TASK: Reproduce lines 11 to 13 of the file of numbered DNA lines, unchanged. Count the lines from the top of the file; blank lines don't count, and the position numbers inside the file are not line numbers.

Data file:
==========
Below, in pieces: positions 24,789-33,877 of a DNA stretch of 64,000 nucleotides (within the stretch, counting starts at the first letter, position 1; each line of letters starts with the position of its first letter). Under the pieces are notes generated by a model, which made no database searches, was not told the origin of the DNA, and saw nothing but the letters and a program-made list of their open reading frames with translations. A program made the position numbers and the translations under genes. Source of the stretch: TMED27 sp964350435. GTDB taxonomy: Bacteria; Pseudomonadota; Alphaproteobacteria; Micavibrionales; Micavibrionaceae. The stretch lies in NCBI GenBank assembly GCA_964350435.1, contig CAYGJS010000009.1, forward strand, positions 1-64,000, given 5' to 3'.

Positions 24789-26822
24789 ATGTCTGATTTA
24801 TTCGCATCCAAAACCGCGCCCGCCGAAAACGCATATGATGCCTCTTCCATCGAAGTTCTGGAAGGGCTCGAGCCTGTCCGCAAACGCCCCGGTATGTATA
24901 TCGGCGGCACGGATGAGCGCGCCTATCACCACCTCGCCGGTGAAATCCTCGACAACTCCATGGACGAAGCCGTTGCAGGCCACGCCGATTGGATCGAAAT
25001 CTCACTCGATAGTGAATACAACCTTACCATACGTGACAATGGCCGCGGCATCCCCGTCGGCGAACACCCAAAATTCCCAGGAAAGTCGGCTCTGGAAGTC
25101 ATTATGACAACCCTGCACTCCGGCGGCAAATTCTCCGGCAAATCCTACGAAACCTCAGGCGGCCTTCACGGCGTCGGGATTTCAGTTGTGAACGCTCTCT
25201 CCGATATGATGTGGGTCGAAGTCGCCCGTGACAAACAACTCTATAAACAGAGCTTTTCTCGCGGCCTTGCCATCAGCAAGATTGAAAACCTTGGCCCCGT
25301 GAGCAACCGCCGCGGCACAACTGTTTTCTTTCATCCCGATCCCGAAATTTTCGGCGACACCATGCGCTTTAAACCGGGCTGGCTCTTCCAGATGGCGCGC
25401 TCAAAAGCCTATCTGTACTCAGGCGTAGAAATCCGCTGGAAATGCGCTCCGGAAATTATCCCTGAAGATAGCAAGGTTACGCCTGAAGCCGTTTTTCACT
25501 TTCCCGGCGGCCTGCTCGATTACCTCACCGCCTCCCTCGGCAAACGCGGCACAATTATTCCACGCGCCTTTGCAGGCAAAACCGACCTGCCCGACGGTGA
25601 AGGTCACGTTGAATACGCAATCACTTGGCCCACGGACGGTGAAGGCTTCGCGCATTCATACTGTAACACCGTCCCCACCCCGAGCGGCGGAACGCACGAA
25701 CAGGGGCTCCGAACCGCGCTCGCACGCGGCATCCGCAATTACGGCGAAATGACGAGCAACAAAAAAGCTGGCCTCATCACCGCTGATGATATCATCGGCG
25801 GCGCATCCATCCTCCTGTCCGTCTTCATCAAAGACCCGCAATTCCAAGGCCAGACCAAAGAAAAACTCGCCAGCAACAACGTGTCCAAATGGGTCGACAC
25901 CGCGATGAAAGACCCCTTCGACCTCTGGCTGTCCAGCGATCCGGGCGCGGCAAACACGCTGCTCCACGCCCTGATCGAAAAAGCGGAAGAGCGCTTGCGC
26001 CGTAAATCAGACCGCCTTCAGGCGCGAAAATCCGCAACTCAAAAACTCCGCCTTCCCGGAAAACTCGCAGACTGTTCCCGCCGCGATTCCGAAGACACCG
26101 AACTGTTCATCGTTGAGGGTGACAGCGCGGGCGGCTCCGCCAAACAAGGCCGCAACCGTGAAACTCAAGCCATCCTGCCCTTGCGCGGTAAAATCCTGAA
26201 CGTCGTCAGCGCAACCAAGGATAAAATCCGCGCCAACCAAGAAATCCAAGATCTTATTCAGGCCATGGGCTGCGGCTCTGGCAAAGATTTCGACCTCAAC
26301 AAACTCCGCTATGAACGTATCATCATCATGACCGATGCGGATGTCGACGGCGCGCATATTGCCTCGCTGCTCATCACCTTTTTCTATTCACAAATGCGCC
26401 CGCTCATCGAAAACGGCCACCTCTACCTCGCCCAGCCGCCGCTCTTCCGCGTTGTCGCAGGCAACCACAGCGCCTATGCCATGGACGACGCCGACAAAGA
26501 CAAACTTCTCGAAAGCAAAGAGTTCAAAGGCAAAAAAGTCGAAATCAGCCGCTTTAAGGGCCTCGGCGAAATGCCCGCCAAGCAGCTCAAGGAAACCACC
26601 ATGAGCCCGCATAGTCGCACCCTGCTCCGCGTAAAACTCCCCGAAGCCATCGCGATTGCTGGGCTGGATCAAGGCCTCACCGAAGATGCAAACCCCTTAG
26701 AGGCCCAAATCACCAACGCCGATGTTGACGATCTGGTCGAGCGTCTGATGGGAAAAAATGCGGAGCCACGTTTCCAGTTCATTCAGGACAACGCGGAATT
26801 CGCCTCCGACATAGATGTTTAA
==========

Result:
25501 TTCCCGGCGGCCTGCTCGATTACCTCACCGCCTCCCTCGGCAAACGCGGCACAATTATTCCACGCGCCTTTGCAGGCAAAACCGACCTGCCCGACGGTGA
25601 AGGTCACGTTGAATACGCAATCACTTGGCCCACGGACGGTGAAGGCTTCGCGCATTCATACTGTAACACCGTCCCCACCCCGAGCGGCGGAACGCACGAA
25701 CAGGGGCTCCGAACCGCGCTCGCACGCGGCATCCGCAATTACGGCGAAATGACGAGCAACAAAAAAGCTGGCCTCATCACCGCTGATGATATCATCGGCG